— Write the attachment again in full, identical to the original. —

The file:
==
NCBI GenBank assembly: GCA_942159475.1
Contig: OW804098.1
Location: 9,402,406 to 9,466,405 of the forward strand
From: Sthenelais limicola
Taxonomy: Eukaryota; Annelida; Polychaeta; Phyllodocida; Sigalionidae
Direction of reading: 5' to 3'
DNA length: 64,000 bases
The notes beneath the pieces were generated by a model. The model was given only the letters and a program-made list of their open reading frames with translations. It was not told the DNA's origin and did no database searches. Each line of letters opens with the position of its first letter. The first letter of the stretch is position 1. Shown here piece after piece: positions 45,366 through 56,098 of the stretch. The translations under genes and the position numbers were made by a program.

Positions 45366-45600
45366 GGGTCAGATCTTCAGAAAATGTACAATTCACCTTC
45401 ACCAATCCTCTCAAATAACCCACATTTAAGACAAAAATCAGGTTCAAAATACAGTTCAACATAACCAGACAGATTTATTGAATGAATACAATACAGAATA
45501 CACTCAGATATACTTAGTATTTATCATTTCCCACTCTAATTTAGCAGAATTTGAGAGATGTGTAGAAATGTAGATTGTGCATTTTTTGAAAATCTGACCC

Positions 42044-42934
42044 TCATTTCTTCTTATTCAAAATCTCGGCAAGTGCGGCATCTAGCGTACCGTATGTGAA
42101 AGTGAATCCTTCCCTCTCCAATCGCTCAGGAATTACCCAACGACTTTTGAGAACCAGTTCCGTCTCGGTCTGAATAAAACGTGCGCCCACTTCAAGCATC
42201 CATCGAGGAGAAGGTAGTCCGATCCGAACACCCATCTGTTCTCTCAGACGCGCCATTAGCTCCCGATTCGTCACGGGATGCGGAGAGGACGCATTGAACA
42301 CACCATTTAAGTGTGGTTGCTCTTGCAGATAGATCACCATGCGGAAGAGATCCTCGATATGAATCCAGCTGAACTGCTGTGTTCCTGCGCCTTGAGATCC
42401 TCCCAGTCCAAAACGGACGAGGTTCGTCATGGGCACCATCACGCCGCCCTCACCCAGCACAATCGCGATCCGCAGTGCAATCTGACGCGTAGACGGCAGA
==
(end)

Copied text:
NCBI GenBank assembly: GCA_942159475.1
Contig: OW804098.1
Location: 9,402,406 to 9,466,405 of the forward strand
From: Sthenelais limicola
Taxonomy: Eukaryota; Annelida; Polychaeta; Phyllodocida; Sigalionidae
Direction of reading: 5' to 3'
DNA length: 64,000 bases
The notes beneath the pieces were generated by a model. The model was given only the letters and a program-made list of their open reading frames with translations. It was not told the DNA's origin and did no database searches. Each line of letters opens with the position of its first letter. The first letter of the stretch is position 1. Shown here piece after piece: positions 45,366 through 56,098 of the stretch. The translations under genes and the position numbers were made by a program.

Positions 45366-45600
45366 GGGTCAGATCTTCAGAAAATGTACAATTCACCTTC
45401 ACCAATCCTCTCAAATAACCCACATTTAAGACAAAAATCAGGTTCAAAATACAGTTCAACATAACCAGACAGATTTATTGAATGAATACAATACAGAATA
45501 CACTCAGATATACTTAGTATTTATCATTTCCCACTCTAATTTAGCAGAATTTGAGAGATGTGTAGAAATGTAGATTGTGCATTTTTTGAAAATCTGACCC

Positions 42044-42934
42044 TCATTTCTTCTTATTCAAAATCTCGGCAAGTGCGGCATCTAGCGTACCGTATGTGAA
42101 AGTGAATCCTTCCCTCTCCAATCGCTCAGGAATTACCCAACGACTTTTGAGAACCAGTTCCGTCTCGGTCTGAATAAAACGTGCGCCCACTTCAAGCATC
42201 CATCGAGGAGAAGGTAGTCCGATCCGAACACCCATCTGTTCTCTCAGACGCGCCATTAGCTCCCGATTCGTCACGGGATGCGGAGAGGACGCATTGAACA
42301 CACCATTTAAGTGTGGTTGCTCTTGCAGATAGATCACCATGCGGAAGAGATCCTCGATATGAATCCAGCTGAACTGCTGTGTTCCTGCGCCTTGAGATCC
42401 TCCCAGTCCAAAACGGACGAGGTTCGTCATGGGCACCATCACGCCGCCCTCACCCAGCACAATCGCGATCCGCAGTGCAATCTGACGCGTAGACGGCAGA